Photograph courtesy DH2S
School: Darien High School
Car Name: Phoenix (Hydrogen Prototype category; formerly DHS Fuel Cell Car)
What is special about your car? Our car's journey was incredible. Originally, our car was powered by a hydrogen fuel cell. The first day, we found out that our regulator was leaking, so we put some sealant on it and let it dry. The next morning, it had no leaks, but now the hoses around our fuel cell leaked. We spent three hours trying to find a supplier for steel-braided hoses. Once everything was hooked up, we took it back to the hydrogen inspector: the leaks had worsened. The bearings in the fuel cell had been stripped, and the hoses weren't connecting. We spent the rest of the day and Saturday morning trying to fix the leak, but it didn't work. With spirits low, we decided to regroup. At lunch, we came up with the idea of converting from hydrogen to battery power. We designed and rebuilt the whole car in about 5½ hours. Helped by many other teams and Eco-marathon staff members, we finally got the car running around 6pm on Saturday night. It ran for about two minutes, then died. At dinner, we tracked down a new battery on Craigslist and picked it up the next morning. After passing all safety tests, we made it to the starting line, but the car wouldn't move. Finally, we got it running and started down the track. It died yet again, 100 feet later. We determined that the motor was drawing more amps than the battery has. In a last-ditch effort, we told our driver to press the accelerator as much as possible, without drawing too many amps. Amazingly, we did all 10 laps. Although we didn't have a qualifying time, the journey we took and the long hours we put in from start to finish really demonstrates what we learned about the car, integrity, and teamwork.
Why is fuel efficiency important to your team? We think that the environment is one of the most important things that we have. As we've seen over the past few years, one sixth of the entire world's carbon footprint comes from automotive vehicles. We believe that rather than using a nonrenewable resource such as alternative gasoline and diesel, we chose to use hydrogen, a renewable resource that we can use to power fuel cells. Our future depends on us changing our current path towards destruction, and we are the future. We need to learn from an early age how to work together as a planet on how to effectively create alternative sources of energy. Fuel efficiency is key to a stronger and better planet. Our huge carbon footprint as a world is going to haunt us in the future and the only way to change that is to become a society which values fuel efficiency. The Earth's resources aren't infinite and we need to find other ways for us to power forward without compromising our society, and we truly believe that fuel cells are the path to a new and brighter future.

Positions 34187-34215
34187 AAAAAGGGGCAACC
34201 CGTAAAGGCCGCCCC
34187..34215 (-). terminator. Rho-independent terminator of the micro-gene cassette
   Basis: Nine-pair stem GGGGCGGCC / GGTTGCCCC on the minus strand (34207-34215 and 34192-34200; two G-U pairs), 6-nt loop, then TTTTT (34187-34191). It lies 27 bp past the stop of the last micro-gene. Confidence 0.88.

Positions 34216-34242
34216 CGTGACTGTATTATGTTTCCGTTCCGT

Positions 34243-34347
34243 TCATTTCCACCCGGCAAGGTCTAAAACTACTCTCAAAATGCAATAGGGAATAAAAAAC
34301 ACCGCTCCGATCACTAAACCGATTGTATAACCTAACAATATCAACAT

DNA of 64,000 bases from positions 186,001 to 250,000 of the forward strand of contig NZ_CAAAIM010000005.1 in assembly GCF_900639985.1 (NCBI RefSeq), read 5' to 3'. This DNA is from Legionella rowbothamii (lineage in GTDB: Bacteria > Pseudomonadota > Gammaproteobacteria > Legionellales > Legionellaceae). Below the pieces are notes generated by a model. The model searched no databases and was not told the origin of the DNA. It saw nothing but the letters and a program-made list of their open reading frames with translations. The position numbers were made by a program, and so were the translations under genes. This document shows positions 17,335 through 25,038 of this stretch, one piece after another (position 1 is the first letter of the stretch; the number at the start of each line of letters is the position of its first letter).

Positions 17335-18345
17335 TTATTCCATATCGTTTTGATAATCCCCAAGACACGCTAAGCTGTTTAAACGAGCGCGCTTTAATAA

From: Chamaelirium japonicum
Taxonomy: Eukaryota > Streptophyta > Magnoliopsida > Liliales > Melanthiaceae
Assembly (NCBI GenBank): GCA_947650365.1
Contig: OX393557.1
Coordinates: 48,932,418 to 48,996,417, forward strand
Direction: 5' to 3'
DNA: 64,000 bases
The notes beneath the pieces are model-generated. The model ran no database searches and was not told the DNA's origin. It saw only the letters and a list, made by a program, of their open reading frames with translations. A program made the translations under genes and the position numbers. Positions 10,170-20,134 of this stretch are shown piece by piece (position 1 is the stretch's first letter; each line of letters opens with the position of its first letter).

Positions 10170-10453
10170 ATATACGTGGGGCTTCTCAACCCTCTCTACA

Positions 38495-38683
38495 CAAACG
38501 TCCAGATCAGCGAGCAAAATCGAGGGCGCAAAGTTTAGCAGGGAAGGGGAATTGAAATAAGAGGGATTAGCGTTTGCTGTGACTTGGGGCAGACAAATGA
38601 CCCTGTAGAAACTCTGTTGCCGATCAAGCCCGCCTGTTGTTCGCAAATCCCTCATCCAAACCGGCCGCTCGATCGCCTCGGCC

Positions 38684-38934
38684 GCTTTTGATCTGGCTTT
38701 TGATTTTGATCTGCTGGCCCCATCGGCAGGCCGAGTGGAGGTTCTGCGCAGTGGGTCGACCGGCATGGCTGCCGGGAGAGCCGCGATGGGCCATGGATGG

Who or what inspired you on the way to the Eco-marathon? Our inspiration this trip has been our teacher, Mr. Strecker, who has been running this class for 12 years and has never had a chance to compete or attend Eco-marathon. This will be his last year teaching before he retires, he will move to South Carolina when he retires. Mr. Strecker is one of those people that never gives up hope in people. He is always there not only providing positive reassurance, but also to help wherever possible. In Houston, when we kept hitting all of the road blocks with our car, he was driving all over Houston getting what we needed to get out on the track. He was even in the paddock teaching us skills on the fly. When our head electrical engineer was tied up doing other work, he would be teaching everyone about the electronics, how they work, and even how to solder so that we could help out if needed. Mr. Strecker is someone that no one is ready to say goodbye to. He is what kept us going through the whole Eco-marathon. No matter how bummed out we got, thinking we were already out of the race, we all knew that we couldn't let Mr. Strecker down. We didn't travel all of this way to fail the safety tests. All Mr. Strecker wanted to see was the car run on the track. Not only did we do that, but we got it to do all 10 laps. Even though our time was too long, we were all so happy and when the car finally came into the pit, I think our whole team can agree, we've never seen someone be as happy as Mr. Strecker was. He is a great man and he will be thoroughly missed next year at Darien High School.
Great Energy Challenge Blog
- Powering Our Urban Future: Spotlight on Turkey
- Wind Power’s Share of the U.S. Power Grid Jumped in 2013, New Figures Show
- Fight Over Solar in Bridgeport: Two Types of Environmentalism Collide
- U.S. Solar Power Surges Ahead in New Report, But Tax Credit Battle Looms
- New Fuel Cell Project Aims to Make Port of Honolulu Greener